THE MODERN MINT BLOG
Copper Tools. Why Do We Sell Them At Modern Mint?
You are probably reading this post because you have either just bought, or just received as a gift, a copper gardening tool. Or perhaps you have seen them somewhere and want to find out more about the benefits of copper gardening tools.
I first saw them at a biodynamic farm in Berkshire a few years ago.
Staff were using them in the most wonderful vegetable and fruit garden I have ever seen. There were some plants that had damage from pests, the odd crop that wasn’t cropping, even a few weeds sprouting up here or there – yet still the garden was abundant with produce and the atmosphere in the vegetable patch was of a place that was loved and looked after with care.
This first experience of a garden where copper tools were used left me wanting to know more, so I bought a trowel and got out into the garden myself…
Why The Fuss About Copper Tools?
What I saw at the biodynamic farm showed that using copper tools on a regular basis will help your plants fend off attack from slugs and snails.
Mammals, like us, have iron in our blood. It means we have our own independent magnetic field. Slugs and snails have blood based on copper, which means they don’t have an independent magnetic field and so are more sensitive to the earth’s magnetic force. Using non-copper tools to turn the soil you will leave a ‘signature’ in the magnetic field.
A snail comes along at night, following the lines of force they sense so easily, then get stopped at where you disturbed the field. It doesn’t know where to go, so waits, and as it waits it notices the…
- Your Precious Vegetable….
… and so it starts to eat.
Goodbye lettuce. Good morning devastated vegetable patch!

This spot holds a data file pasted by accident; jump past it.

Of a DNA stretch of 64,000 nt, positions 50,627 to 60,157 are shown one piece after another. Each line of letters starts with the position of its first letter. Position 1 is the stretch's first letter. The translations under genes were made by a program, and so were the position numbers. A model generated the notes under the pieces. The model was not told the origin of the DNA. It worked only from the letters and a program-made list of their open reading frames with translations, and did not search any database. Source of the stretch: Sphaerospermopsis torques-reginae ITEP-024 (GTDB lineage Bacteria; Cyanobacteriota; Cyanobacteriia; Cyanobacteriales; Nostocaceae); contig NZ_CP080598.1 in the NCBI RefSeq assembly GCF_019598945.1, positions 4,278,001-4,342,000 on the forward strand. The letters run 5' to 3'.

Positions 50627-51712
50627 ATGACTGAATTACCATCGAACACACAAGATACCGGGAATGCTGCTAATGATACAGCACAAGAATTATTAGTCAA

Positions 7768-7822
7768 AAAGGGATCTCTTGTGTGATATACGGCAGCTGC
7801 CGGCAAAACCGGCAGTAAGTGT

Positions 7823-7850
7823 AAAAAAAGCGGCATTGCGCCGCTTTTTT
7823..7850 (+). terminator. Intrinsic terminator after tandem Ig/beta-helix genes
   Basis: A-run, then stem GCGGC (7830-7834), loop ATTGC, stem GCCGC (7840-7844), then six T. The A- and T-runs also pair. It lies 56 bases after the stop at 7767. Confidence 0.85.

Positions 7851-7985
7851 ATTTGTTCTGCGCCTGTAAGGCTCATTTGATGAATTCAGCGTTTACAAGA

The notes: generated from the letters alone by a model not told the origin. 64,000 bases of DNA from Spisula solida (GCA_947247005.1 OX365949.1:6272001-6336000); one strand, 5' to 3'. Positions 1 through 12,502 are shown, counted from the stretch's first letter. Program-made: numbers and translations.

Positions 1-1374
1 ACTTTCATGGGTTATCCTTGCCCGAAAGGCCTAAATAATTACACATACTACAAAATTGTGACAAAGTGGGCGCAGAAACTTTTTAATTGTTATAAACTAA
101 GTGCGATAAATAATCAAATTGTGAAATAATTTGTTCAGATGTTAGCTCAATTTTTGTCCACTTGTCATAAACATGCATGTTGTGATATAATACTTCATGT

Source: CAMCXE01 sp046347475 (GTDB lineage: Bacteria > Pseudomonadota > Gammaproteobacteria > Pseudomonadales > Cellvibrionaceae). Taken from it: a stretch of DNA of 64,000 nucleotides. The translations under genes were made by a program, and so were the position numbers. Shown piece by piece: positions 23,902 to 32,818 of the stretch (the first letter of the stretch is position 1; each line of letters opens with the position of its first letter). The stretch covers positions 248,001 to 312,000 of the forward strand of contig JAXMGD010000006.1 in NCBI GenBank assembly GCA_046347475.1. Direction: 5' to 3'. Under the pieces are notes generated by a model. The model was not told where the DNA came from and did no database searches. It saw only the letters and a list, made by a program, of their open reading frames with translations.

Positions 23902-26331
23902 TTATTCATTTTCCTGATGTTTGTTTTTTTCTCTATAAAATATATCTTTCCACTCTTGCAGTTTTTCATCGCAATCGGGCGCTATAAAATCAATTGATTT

(To get a sense of how the snail feels, imagine this. You are meeting a friend in a pub, are finding your way there by the maps on your phone. You have direction and purpose right up to the moment when your phone loses signal…
Then you get stuck. The signs are no longer there. You are lost. Confused. You need to take a moment to calm down and sort out what is going on. Maybe even get a cup of tea, if possible…
Of course, for cup of tea, read – lettuce.
By using copper tools you are guaranteeing a signal, a direction, for the slugs and snails. Keeping them moving and busy and away from your plants.)
Are Copper Tools Actually Made Of Copper?
Copper in its pure form can be moulded and spun into complex shapes without suffering any cracking. Adding a little tin to copper makes an alloy (bronze) that makes it even stronger and tougher. That is what the blades of all the tools are made of, each one individually crafted by hand.
Being bronze it means the tools won’t rust, are hard wearing, have sharp edges (so please be careful) and I have noticed over the years of using mine that they slice into the soil far easier than steel does.
How Long Do The Tools Last?
The handles are guaranteed for two years and are made of European hardwoods – ash, beech and lime. They are beautiful and light and every bit as fine and lovely to look at as the copper. You should oil the handle with linseed every so often. The bronze blades have a 25 year guarantee.
With this guarantee the tools will last you a long time and so they fit into our philosophy at Modern Mint of only selling products of a fantastic quality – buy once, buy well.
How Do I Look After My Copper Tool?
Over time the tool heads will develop a slight brown patina. However that can be cleaned off with a metal polish if you want to restore the original shine. As with any garden tool, store out of the rain and direct sunlight when not in use.